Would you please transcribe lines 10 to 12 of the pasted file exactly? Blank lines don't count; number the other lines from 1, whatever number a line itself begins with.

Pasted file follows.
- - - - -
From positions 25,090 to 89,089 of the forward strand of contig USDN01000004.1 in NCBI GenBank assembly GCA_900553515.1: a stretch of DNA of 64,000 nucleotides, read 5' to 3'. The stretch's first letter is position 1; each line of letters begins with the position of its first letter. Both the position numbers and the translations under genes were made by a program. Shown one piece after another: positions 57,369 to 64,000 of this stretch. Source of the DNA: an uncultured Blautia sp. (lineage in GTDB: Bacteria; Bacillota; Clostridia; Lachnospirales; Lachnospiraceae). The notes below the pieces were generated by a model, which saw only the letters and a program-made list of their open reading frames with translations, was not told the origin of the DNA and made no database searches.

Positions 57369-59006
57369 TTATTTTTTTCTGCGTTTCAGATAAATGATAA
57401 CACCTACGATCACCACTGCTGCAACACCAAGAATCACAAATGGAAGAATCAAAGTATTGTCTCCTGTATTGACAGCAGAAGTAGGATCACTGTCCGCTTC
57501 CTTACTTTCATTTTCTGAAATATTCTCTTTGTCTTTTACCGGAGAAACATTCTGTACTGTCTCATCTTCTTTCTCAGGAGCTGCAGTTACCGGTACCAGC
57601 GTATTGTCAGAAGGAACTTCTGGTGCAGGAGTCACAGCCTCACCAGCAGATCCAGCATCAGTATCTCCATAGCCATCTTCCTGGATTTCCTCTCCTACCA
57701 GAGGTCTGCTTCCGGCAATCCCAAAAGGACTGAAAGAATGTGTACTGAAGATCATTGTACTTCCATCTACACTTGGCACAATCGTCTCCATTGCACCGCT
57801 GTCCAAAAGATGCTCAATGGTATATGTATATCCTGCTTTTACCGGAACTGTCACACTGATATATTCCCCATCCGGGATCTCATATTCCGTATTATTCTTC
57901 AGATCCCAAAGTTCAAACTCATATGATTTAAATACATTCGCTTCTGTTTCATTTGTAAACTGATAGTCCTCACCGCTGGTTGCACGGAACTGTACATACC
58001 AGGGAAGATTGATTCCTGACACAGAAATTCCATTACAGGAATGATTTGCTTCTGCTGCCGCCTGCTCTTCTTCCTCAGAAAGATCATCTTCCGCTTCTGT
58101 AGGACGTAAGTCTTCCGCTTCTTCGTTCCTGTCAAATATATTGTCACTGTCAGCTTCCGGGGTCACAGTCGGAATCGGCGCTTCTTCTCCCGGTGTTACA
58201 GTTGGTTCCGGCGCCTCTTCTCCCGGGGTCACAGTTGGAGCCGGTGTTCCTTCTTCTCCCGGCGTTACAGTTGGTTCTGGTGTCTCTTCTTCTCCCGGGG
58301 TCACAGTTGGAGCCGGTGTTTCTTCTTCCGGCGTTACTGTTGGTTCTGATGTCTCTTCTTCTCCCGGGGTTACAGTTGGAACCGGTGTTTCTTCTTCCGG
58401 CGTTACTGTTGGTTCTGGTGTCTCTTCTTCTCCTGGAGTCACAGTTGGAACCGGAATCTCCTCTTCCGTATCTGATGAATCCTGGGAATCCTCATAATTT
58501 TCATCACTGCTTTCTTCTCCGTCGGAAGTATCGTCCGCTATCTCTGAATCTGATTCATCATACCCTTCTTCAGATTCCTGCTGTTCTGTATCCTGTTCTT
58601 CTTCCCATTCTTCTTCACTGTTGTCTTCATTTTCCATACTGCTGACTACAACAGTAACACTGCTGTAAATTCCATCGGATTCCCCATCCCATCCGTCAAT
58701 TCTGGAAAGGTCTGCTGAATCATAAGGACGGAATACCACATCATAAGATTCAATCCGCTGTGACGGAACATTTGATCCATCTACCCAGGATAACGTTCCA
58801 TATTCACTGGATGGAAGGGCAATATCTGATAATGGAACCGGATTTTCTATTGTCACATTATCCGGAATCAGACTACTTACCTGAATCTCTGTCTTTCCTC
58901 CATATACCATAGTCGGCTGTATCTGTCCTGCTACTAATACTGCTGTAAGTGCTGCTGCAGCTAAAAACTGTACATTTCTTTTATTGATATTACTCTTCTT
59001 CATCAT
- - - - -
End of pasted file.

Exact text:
58001 AGGGAAGATTGATTCCTGACACAGAAATTCCATTACAGGAATGATTTGCTTCTGCTGCCGCCTGCTCTTCTTCCTCAGAAAGATCATCTTCCGCTTCTGT
58101 AGGACGTAAGTCTTCCGCTTCTTCGTTCCTGTCAAATATATTGTCACTGTCAGCTTCCGGGGTCACAGTCGGAATCGGCGCTTCTTCTCCCGGTGTTACA
58201 GTTGGTTCCGGCGCCTCTTCTCCCGGGGTCACAGTTGGAGCCGGTGTTCCTTCTTCTCCCGGCGTTACAGTTGGTTCTGGTGTCTCTTCTTCTCCCGGGG